Most of us think of hydrogen peroxide as a sterilizing agent, normally found in disinfectants and mouthwash. But researchers have suggested that this highly energetic and reactive compound may have played a critical role in the origin of life. Their “Hydrogen Peroxide (HP) Crucible Hypothesis” lays out the multiple ways the compound may have figured in the evolution of the first cell. One question not addressed by the HP Crucible Hypothesis is where life may have originated on Earth. Ionizing radiation early in our planet’s history could have produced rain spiked with hydrogen peroxide, which would have fallen on the land and sea. In order to play a critical role in pre-biology, it would have had to accumulate in high concentrations, however. Land surfaces would have been more conducive to this, because the water in the mixture would have evaporated, leaving the heavier hydrogen peroxide behind in a more concentrated form. That would argue against the undersea origin of life proposed by many scientists. Hydrogen peroxide (H2O2) has two hydrogen and two oxygen atoms bound together. With twice the amount of oxygen as a molecule of water, it would have been a great source of chemical energy, and could have facilitated the prebiological evolution toward the RNA world—the stage in the development of life on Earth that many scientists believe to have existed before DNA and proteins appeared. Even on Earth, hydrogen peroxide comes in handy, biologically speaking. The cells in our own bodies produce it to mediate a wide range of physiological responses. The most spectacular example of a biological application, though, may be the Bombardier beetle, which, when threatened, sprays out a 25-percent hydrogen peroxide-water solution from its rear end.
Presence in Space
Researchers also suggested that microorganisms on Mars might use a water/hydrogen peroxide mixture rather than just water as an intracellular liquid. This could explain the extremely small amount of organic material seen on Mars, as hydrogen peroxide may have immediately oxidized any released organics. The freezing point of such a mixture is very low, and the hygroscopic properties of hydrogen peroxide would allow cells to extract water directly from the atmosphere, which would be a great adaptation mechanism for any Martian microbe.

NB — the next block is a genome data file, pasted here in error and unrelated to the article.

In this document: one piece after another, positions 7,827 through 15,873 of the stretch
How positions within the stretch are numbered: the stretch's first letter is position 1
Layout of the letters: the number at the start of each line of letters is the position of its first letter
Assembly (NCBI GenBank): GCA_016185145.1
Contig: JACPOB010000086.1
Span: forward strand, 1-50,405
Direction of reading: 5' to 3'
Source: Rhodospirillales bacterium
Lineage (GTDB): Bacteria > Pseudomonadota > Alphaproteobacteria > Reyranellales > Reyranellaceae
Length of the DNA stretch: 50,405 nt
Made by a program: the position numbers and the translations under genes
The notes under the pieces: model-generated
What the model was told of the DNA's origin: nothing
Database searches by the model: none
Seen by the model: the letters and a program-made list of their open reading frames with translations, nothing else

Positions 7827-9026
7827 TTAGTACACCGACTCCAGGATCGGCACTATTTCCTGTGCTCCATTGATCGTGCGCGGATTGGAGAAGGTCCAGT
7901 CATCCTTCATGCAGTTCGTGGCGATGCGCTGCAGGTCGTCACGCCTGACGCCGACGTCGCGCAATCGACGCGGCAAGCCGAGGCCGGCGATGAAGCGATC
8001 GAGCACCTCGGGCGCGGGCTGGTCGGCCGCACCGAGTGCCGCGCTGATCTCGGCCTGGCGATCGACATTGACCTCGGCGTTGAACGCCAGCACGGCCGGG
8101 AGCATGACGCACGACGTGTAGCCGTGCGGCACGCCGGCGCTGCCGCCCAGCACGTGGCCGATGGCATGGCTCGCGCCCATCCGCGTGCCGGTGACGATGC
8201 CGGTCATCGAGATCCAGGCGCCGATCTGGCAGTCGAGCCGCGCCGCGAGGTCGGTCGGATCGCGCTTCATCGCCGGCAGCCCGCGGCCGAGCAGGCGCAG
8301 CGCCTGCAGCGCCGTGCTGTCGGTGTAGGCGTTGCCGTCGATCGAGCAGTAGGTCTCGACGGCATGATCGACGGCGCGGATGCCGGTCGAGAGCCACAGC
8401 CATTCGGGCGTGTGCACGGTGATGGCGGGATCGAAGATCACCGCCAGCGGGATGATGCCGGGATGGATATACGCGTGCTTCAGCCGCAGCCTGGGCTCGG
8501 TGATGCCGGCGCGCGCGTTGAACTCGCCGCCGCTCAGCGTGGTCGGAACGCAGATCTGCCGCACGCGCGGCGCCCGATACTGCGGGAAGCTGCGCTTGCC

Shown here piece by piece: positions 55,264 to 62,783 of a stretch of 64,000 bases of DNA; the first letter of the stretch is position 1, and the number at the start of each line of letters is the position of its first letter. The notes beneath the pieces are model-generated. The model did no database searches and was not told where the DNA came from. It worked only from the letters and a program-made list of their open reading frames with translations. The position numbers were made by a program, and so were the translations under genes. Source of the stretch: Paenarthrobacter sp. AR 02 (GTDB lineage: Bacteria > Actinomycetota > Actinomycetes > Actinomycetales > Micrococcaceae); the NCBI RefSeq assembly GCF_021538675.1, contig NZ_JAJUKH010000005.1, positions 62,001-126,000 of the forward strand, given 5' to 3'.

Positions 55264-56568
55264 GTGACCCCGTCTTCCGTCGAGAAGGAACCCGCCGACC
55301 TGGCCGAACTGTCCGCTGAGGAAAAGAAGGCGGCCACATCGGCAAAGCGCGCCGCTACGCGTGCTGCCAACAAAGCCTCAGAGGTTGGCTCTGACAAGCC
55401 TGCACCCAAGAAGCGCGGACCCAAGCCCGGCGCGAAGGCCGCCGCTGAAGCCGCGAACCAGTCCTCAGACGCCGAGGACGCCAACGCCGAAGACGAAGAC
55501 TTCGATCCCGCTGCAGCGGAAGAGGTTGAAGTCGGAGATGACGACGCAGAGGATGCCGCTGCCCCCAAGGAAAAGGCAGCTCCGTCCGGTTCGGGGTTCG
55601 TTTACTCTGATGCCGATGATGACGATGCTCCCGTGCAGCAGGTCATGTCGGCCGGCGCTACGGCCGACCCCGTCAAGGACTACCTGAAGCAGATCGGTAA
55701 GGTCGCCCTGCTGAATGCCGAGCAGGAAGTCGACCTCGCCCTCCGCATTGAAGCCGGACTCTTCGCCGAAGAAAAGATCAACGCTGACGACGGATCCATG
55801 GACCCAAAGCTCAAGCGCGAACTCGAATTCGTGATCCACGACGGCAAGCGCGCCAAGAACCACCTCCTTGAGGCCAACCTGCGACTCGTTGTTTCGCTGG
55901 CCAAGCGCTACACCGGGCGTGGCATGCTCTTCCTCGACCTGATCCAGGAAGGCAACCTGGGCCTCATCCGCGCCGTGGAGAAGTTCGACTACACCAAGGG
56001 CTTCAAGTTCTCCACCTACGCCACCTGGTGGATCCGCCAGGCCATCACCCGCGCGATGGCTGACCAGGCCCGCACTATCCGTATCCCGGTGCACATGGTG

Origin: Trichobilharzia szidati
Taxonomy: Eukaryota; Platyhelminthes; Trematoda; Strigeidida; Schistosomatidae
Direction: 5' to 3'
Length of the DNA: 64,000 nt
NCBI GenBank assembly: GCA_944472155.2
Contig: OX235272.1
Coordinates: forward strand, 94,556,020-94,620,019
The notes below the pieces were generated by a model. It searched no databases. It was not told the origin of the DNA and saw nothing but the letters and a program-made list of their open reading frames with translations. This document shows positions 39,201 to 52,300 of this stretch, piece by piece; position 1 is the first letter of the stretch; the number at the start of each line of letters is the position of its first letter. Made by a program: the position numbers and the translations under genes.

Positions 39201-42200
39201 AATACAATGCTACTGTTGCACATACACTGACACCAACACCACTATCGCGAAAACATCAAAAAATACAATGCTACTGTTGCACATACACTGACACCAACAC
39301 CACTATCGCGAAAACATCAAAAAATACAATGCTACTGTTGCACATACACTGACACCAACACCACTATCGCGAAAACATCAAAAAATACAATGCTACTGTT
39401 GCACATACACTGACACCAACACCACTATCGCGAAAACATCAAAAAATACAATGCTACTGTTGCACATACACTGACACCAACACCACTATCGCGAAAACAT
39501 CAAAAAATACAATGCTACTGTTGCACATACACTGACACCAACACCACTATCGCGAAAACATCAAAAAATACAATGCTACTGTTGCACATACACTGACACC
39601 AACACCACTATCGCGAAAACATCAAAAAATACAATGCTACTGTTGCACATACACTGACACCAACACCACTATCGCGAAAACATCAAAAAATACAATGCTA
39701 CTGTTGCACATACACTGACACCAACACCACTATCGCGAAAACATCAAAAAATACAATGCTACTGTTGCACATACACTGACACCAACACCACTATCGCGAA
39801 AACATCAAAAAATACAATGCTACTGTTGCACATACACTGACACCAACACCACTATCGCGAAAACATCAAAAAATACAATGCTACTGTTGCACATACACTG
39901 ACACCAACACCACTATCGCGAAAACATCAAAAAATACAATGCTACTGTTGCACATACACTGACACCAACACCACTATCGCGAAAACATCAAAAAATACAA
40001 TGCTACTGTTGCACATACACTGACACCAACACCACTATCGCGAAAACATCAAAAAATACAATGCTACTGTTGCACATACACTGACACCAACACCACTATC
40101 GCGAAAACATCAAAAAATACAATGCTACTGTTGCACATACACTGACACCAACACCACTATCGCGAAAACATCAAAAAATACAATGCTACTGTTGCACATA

- This product should not be used to treat deep wounds, animal bites, or serious burns.
- Do not use in the eyes or apply over large areas of skin.
- While using this product on the skin, clean the affected area before use.
- Apply a small amount of product on the affected area, usually 1 to 3 times daily or as directed by the doctor.
- While using this product as a mouth rinse, mix with an equal amount of water before using.
- Swish in the mouth over the affected area for at least 1 minute, then spit out. Do not swallow this product.
- Redness, stinging, or irritation at the application site may occur.
- Hydrogen peroxide loses it's activity quickly when it's exposed to air or sunlight, so keep it in the brown bottle it came in until ready to use it.
- Do not mix hydrogen peroxide with vinegar as combining the two will form peracetic acid, which could irritate skin, eyes and respiratory system, and even cause permanent damage to lungs.